KAMLOOPS — It’s estimated that in North America, over 500,000,000 straws are discarded every day. That accounts for around 1,400,000 kilograms of plastic which makes its way into landfills. As a New Years Resolution, one Kamloops restaurant is ditching plastic straws, in the hopes of lessening their environmental footprint, and possibly setting an example for others in the community.
It’s something most diners take for granted. Nearly every cold drink ordered at a restaurant or bar that isn’t a beer almost inevitably comes with a plastic straw; at the Noble Pig, they’ve changed that practice.
“We ask the question ‘can you recycle straws?’,” The Noble Pig’s Restaurant Manager Sara Froese explains. “I did a little more research, and it turns out straws, by and large, aren’t really recyclable, or at least aren’t easily recycled.”
Single-use plastic straws almost always find their way into the landfill, which is why the staff at The Noble Pig decided, as a group, to stop putting plastic straws in the drinks they serve unless customers explicitly ask for one.
“With the team already behind it, I suggested doing it as a New Years resolution,” Froese says. “The owners were on board, they were actually in Tofino when [that community] did their ‘Straws Suck’ movement.”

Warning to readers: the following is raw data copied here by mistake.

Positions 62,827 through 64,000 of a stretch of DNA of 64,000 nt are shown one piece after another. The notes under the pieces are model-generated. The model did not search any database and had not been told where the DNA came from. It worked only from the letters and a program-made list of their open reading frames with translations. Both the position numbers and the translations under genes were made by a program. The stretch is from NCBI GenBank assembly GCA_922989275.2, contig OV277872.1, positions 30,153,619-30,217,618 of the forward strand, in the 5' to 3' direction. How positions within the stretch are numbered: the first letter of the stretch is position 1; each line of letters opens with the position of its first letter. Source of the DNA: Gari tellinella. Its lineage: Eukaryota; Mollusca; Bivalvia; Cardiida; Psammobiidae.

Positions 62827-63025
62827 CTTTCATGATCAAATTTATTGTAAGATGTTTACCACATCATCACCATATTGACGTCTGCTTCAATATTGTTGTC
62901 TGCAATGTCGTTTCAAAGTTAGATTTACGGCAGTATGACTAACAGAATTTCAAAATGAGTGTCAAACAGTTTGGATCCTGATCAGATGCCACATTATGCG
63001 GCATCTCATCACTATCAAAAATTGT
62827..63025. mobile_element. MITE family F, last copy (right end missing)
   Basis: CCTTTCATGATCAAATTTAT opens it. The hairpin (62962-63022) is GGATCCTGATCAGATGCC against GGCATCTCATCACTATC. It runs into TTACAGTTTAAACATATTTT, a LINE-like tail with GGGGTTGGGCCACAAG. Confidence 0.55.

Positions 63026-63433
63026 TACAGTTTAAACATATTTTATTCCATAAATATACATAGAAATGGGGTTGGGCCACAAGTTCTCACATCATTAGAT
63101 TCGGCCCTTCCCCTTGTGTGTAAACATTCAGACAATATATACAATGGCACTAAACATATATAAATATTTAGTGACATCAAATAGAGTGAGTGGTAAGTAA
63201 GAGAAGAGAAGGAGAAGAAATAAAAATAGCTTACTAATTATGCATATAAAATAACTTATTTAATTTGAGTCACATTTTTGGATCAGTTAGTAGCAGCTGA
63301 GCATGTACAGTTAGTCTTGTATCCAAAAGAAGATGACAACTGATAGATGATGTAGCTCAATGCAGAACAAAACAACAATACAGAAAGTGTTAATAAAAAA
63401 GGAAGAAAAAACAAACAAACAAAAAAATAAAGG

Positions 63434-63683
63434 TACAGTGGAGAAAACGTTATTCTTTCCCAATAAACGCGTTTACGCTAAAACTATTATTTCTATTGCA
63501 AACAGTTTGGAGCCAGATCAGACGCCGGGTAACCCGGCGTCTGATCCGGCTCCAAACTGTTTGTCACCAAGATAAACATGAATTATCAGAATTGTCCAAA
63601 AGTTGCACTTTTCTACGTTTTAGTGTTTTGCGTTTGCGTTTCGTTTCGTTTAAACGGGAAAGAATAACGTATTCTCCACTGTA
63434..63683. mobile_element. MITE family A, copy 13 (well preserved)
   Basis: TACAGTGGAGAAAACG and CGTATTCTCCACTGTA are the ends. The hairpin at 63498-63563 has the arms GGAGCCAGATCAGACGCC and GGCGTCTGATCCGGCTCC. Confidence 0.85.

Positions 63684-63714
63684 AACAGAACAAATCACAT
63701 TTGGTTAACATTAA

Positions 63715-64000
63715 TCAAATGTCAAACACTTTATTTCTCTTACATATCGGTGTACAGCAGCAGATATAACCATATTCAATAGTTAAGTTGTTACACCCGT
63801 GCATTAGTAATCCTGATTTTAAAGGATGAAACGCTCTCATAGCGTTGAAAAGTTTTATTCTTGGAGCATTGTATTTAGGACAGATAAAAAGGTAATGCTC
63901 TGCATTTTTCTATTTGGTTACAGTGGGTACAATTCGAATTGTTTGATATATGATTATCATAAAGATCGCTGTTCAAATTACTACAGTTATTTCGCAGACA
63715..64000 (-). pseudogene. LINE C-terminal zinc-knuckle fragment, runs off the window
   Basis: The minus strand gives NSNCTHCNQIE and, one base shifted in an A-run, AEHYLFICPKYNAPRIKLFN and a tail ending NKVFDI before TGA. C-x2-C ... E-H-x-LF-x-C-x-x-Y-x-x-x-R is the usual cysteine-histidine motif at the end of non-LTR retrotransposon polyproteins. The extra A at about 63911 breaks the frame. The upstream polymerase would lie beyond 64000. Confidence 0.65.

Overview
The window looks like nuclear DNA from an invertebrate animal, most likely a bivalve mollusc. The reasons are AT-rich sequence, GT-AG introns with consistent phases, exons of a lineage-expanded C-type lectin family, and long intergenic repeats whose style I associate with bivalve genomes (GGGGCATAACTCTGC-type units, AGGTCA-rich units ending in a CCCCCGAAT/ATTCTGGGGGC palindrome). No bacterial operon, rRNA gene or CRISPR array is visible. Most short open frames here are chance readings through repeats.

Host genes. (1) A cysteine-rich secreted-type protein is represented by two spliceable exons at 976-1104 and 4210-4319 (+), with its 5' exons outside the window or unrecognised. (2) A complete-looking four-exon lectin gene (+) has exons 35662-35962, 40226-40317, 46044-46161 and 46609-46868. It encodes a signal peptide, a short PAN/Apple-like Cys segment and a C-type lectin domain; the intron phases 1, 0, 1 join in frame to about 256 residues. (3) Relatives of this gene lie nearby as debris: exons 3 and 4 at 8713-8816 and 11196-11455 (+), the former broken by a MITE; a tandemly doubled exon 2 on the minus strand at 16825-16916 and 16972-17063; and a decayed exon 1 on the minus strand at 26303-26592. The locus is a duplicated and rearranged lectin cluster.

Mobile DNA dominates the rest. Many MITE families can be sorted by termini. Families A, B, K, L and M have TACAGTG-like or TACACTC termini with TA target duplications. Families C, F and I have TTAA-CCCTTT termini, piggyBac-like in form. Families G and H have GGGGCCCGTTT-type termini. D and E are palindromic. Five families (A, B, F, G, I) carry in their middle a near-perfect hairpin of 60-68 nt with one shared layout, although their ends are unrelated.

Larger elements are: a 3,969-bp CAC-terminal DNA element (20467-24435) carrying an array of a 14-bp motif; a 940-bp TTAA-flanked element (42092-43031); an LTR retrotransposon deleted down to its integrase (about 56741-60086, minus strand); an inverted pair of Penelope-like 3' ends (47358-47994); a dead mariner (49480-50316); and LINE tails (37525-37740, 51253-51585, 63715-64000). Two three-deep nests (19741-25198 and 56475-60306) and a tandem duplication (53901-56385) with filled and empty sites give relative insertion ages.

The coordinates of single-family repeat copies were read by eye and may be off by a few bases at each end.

According to the US-based anti-straw The Last Plastic Straw, 80% of all debris found in the ocean is discarded on land. Of that material, between 80 and 90% is made from plastic.
“About 10 to 20 million tonnes of plastic ends up in the oceans every year,” Laura Sampliner, Sustainability Program Coordinator with the City of Kamloops says.
Along with asking your server to skip the straw when you eat out, Sampliner also suggests other ways consumers can help reduce the waste we send to the landfill.
“If we’re looking from a consumer perspective, you can bring your own bags to grocery stores, you can bring your own reusable mugs or cups,” Sampliner suggests.
For staff at the Noble Pig, it didn’t take long for the New Years resolution to get noticed.
“We were closed January 1st, and when we reopened on January 2nd, on our first table that came in, a gentleman ordered a coke and said ‘please, no straw.’ We said ‘turn our little initiative card around’ and he was blown away,” Froese recounts. “We were also really blown away that was his New Years resolution.”
While the new policy has been well received by customers, the staff understand that some people either need straws or prefer using them, which is why the restaurant is taking it one step further.
“Because we’ve cut down so much on our single-use plastic straws, we’ll be bringing in biodegradable straws for the drinks and the guests that need or want them,” Froese says.
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